- Soy is considered a highly antigenic food and is one of the 8 major allergens found in Western food processing
- Some of the proteins in soy can cause soy dust sensitivity when inhaled and produce asthma-like symptoms in sensitive individuals
- Soy in the United States is almost entirely genetically modified (GM) and, like corn and other GM crops, contains “cry” proteins, a pesticidal protein added during genetic modification and which, when combined with complementary herbicides during growing, may contribute to health problems in humans and other mammals, particularly increased adiposity and immune abnormalities
- Because soy is so ubiquitous in the food, beverage, and pharmaceutical industry in the United States, sensitivity to soy can often be difficult to detect through simple elimination diets alone. Testing for antibodies to peptides in soy is the only way to definitively assess a patient for soy sensitivity
- Soy is also a common cause of asthma-like symptoms in some sensitive individuals, and the Soy Zoomer can identify if those individuals may see symptom relief on a soy-free diet
- Due to the highly genetically modified nature of soy in the United States, differentiating between sensitivity to GM or non-GM soy may aid in individualizing nutrition elimination and liberalization of diet in affected individuals
- Because soy sensitive individuals may have concomitant sensitivity to peanuts or tree nuts, consider running the Peanut Zoomer panel and the Nut Zoomer panel for comprehensive testing
Only healthcare providers licensed in their state may order laboratory testing.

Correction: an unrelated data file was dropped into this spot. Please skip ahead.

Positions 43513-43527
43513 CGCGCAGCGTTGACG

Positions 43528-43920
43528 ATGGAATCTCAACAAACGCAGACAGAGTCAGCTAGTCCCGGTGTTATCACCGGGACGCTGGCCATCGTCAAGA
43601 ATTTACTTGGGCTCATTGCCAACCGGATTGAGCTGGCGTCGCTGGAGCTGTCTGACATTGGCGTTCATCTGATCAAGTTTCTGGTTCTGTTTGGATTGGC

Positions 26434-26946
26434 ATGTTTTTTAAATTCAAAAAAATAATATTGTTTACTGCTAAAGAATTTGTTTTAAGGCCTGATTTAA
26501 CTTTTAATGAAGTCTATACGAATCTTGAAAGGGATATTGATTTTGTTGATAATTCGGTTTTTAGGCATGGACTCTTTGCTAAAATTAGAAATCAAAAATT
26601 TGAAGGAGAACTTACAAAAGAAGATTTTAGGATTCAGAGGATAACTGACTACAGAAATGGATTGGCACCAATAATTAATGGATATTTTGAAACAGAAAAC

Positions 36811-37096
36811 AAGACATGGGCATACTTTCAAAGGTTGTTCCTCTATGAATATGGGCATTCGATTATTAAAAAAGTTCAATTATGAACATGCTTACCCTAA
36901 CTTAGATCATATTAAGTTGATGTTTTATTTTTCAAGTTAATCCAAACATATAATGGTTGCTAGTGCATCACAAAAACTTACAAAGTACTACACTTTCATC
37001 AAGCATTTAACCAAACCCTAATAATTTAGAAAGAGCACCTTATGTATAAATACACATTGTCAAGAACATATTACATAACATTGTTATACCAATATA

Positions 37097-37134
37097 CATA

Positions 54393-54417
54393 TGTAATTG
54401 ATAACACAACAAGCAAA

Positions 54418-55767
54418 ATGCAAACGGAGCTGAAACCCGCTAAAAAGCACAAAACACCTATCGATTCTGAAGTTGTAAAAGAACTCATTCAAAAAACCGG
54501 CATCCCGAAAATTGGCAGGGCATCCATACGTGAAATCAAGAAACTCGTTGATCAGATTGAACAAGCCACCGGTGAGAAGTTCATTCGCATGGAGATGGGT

Conditions and Symptoms Associated with soy sensitivity include:
- Atopic dermatitis
- Excessive gas or bloating
- Asthma-like symptoms
- Difficulty breathing
- Runny nose or watery eyes
What type of soy is the Soy Zoomer testing?
The SoyZoomerTM tests peptide-level antibodies to 11 different soy proteins. One protein in particular, the soy CRY protein, is found specifically in genetically modified (GMO) soy. Thus, the Vibrant SoyZoomerTM can differentiate if a person is sensitive to organic soy, or GMO soy, or both.
What can I do if I am sensitive to soy?
Depending on your symptoms, history, and the severity of your results, you will likely be advised to follow a soy free diet. This can be difficult, but not impossible. You can call to schedule an appointment with one of Vibrant’s clinical dietitians or consult with your ordering provider about what the most appropriate diet for you is once you get your results.
Are there other foods that are cross-reactive with soy?
Because soy sensitive individuals may have concomitant sensitivity to peanuts or tree nuts, consider running the Peanut Zoomer panel and the Nut Zoomer panel for the most comprehensive testing.
Will the Soy Zoomer tell me if I am sensitive to genetically modified (GM) soy as well as non-GM soy?
Yes. The Vibrant Soy Zoomer includes antibodies to Cry1Ac GMO protein, which is a pesticidal protein found only in GM soy.
If I am allergic to soy, will the Soy Zoomer detect this?
No. Because allergies and sensitivities involve two different arms of the immune system, antibodies that are involved in allergic response (IgE) are different from antibodies involved in other types of hypersensitivities (IgG and IgA). The Soy Zoomer tests for IgG and IgA response to soy proteins at the peptide level, which increases the accuracy of the test results and minimizes cross-reactivity and variability.
Can I run the Soy Zoomer test in pediatrics?
Yes. While Vibrant has not created reference ranges specific to pediatric populations, this test can and should be run in pediatric populations that are at risk for or suspected of having soy sensitivities.